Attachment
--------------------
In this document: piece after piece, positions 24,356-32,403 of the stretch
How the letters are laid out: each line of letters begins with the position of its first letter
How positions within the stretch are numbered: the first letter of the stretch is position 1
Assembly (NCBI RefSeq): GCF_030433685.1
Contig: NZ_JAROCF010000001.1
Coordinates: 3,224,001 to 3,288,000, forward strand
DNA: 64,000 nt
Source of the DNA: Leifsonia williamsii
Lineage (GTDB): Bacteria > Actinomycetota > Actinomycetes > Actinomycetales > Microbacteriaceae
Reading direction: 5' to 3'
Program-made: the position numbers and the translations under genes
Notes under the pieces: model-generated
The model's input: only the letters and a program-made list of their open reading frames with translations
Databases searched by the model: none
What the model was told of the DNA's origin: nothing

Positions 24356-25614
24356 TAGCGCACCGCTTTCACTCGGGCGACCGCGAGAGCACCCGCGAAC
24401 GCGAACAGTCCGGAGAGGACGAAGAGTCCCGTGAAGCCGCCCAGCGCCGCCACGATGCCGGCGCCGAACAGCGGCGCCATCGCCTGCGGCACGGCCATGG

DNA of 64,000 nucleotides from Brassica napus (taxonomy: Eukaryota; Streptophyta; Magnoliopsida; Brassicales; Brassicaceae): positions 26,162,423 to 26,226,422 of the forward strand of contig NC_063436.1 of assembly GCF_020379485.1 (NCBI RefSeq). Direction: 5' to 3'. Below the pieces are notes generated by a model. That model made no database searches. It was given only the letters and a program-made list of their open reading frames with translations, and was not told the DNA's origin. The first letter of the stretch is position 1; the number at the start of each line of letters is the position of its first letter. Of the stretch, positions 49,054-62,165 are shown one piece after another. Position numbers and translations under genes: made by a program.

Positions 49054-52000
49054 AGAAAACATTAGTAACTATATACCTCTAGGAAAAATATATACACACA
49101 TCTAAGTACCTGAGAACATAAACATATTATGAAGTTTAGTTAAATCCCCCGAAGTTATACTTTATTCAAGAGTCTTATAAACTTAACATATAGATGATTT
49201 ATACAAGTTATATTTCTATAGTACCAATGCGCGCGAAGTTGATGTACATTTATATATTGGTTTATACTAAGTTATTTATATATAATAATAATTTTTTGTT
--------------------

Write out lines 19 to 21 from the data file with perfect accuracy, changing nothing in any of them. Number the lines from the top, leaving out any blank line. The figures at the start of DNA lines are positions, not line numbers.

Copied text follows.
DNA of 64,000 nucleotides from Brassica napus (taxonomy: Eukaryota; Streptophyta; Magnoliopsida; Brassicales; Brassicaceae): positions 26,162,423 to 26,226,422 of the forward strand of contig NC_063436.1 of assembly GCF_020379485.1 (NCBI RefSeq). Direction: 5' to 3'. Below the pieces are notes generated by a model. That model made no database searches. It was given only the letters and a program-made list of their open reading frames with translations, and was not told the DNA's origin. The first letter of the stretch is position 1; the number at the start of each line of letters is the position of its first letter. Of the stretch, positions 49,054-62,165 are shown one piece after another. Position numbers and translations under genes: made by a program.

Positions 49054-52000
49054 AGAAAACATTAGTAACTATATACCTCTAGGAAAAATATATACACACA